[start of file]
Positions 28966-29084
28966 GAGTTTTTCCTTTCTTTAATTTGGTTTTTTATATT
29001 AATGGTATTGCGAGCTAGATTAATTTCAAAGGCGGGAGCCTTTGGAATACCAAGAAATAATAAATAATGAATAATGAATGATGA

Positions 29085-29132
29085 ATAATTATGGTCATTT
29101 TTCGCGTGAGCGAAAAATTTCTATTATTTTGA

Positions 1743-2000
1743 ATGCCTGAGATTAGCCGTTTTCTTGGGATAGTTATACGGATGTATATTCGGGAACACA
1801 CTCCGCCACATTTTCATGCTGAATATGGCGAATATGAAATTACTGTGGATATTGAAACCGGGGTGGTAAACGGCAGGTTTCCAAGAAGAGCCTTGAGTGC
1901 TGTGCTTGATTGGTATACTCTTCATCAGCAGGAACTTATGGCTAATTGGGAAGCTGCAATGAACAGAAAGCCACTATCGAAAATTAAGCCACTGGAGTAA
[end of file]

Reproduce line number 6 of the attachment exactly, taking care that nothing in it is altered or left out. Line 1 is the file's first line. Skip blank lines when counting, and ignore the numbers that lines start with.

29101 TTCGCGTGAGCGAAAAATTTCTATTATTTTGA